The new FHASecure program has refinanced over 200,000 borrowers into affordable mortgages in the past eight months and HUD is examining means of expanding access further. We are also working with Congress to complete work on FHA modernization legislation proposed by President Bush last year, which would increase the number of affordable FHA mortgages without imposing new costs on taxpayers. This legislation would reach another 250,000 potential FHA borrowers.

Fannie Mae and Freddie Mac are guaranteeing a greater share of mortgages than ever before. It's never been more critical that markets have confidence in how these companies are overseen and regulated. Given their size, complexity and important role, we need to ensure that they have a regulatory structure on par with other financial institutions. I believe there is a renewed commitment in the Congress to completing meaningful GSE reform legislation. The House has passed a bill that makes good progress towards this goal and I am pleased to see the Senate Banking Committee working hard to reach agreement on its version. The time has come to get this done.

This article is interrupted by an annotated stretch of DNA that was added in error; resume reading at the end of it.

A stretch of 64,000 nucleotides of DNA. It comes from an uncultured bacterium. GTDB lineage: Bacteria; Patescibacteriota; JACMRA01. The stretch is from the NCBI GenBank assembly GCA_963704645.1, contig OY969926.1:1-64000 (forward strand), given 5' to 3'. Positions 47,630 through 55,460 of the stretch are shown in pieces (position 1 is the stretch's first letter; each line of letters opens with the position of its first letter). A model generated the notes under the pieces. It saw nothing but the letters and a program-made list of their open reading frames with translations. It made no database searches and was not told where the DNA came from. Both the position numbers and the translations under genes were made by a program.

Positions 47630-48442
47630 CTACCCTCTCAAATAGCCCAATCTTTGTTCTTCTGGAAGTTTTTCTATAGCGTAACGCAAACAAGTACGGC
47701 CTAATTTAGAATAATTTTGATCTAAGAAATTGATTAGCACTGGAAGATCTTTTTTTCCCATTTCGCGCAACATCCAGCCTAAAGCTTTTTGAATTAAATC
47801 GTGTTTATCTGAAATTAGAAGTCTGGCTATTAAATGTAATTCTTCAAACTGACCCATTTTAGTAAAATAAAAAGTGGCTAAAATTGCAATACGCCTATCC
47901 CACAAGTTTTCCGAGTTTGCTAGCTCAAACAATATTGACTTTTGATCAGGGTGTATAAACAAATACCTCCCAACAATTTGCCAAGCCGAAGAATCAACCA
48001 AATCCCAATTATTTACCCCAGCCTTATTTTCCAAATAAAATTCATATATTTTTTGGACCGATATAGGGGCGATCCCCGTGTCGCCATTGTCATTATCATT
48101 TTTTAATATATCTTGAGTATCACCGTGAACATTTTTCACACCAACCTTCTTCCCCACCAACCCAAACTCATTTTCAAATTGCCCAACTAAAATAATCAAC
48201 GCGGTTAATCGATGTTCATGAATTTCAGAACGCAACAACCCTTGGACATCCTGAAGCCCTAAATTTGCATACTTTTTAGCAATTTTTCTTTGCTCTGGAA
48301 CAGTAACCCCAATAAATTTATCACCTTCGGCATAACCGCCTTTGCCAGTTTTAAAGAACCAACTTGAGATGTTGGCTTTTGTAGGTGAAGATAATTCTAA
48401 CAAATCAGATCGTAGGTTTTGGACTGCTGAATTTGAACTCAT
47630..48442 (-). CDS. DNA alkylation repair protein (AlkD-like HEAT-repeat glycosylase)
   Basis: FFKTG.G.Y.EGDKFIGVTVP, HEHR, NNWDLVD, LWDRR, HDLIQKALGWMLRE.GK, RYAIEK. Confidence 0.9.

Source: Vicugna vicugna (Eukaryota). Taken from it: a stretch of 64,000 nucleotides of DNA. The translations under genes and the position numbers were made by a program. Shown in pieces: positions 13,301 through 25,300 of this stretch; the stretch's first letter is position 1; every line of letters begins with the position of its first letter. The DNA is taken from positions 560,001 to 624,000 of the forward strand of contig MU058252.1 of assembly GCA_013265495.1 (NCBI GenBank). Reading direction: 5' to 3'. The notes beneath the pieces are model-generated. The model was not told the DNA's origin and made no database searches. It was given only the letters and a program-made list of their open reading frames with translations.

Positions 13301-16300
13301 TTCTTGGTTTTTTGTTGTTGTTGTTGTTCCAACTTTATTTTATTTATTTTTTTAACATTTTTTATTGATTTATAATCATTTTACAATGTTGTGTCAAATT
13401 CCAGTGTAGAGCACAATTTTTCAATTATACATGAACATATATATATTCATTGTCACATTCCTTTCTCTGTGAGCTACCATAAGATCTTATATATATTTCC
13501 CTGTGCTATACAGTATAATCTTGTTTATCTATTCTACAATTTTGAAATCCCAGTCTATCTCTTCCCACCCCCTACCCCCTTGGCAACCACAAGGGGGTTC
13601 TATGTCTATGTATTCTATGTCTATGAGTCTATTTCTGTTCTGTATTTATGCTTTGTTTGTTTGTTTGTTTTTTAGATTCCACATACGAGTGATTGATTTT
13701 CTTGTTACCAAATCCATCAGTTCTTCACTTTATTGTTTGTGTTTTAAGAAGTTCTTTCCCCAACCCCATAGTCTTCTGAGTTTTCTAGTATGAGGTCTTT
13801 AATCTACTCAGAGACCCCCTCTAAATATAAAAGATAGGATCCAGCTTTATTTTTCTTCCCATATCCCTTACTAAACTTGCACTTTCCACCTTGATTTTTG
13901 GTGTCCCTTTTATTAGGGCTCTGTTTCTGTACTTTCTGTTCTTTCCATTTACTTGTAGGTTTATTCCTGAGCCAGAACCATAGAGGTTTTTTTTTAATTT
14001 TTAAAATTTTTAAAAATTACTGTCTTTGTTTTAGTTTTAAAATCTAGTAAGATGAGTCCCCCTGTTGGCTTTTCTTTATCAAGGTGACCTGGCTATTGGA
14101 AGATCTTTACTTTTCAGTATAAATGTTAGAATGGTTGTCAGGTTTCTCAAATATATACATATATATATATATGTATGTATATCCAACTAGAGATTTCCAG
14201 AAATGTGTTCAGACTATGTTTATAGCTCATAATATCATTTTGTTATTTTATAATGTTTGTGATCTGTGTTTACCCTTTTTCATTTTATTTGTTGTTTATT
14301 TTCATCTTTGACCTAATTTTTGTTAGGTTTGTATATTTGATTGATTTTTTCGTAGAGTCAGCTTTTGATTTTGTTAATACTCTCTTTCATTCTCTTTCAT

Capital Markets

The excesses in the mortgage market were just one of numerous examples of excesses in the broader capital markets as investors reached for yield. This translated into undue leverage in financial instruments and institutions, which was not adequately recognized by market participants and regulators, and in increased complexity of financial products. It will also take time for markets to work through these excesses. That being said, we are seeing signs of progress as capital and credit markets stabilize. The markets are considerably calmer now than they were in March. The de-leveraging and re-pricing of risk continue, as does the capital-raising that is so essential for our financial institutions to continue to support the broader economy.